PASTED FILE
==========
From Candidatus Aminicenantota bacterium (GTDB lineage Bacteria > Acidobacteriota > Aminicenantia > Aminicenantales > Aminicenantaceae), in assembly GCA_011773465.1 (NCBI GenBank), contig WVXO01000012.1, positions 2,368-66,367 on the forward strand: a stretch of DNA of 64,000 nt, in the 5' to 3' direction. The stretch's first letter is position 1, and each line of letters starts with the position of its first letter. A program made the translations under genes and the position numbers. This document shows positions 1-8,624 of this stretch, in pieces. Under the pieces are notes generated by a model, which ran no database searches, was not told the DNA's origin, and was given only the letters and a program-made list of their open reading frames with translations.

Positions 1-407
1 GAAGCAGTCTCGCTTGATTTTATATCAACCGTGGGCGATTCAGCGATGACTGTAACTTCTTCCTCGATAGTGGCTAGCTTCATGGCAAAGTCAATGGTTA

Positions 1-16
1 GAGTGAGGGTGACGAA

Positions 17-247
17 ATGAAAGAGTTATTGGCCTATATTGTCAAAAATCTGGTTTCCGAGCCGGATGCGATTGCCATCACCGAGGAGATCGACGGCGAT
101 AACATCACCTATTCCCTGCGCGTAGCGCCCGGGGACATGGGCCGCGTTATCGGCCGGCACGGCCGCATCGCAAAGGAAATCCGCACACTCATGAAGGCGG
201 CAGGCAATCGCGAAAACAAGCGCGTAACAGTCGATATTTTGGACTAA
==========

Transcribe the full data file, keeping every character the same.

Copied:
From Candidatus Aminicenantota bacterium (GTDB lineage Bacteria > Acidobacteriota > Aminicenantia > Aminicenantales > Aminicenantaceae), in assembly GCA_011773465.1 (NCBI GenBank), contig WVXO01000012.1, positions 2,368-66,367 on the forward strand: a stretch of DNA of 64,000 nt, in the 5' to 3' direction. The stretch's first letter is position 1, and each line of letters starts with the position of its first letter. A program made the translations under genes and the position numbers. This document shows positions 1-8,624 of this stretch, in pieces. Under the pieces are notes generated by a model, which ran no database searches, was not told the DNA's origin, and was given only the letters and a program-made list of their open reading frames with translations.

Positions 1-407
1 GAAGCAGTCTCGCTTGATTTTATATCAACCGTGGGCGATTCAGCGATGACTGTAACTTCTTCCTCGATAGTGGCTAGCTTCATGGCAAAGTCAATGGTTA

Positions 1-16
1 GAGTGAGGGTGACGAA

Positions 17-247
17 ATGAAAGAGTTATTGGCCTATATTGTCAAAAATCTGGTTTCCGAGCCGGATGCGATTGCCATCACCGAGGAGATCGACGGCGAT
101 AACATCACCTATTCCCTGCGCGTAGCGCCCGGGGACATGGGCCGCGTTATCGGCCGGCACGGCCGCATCGCAAAGGAAATCCGCACACTCATGAAGGCGG
201 CAGGCAATCGCGAAAACAAGCGCGTAACAGTCGATATTTTGGACTAA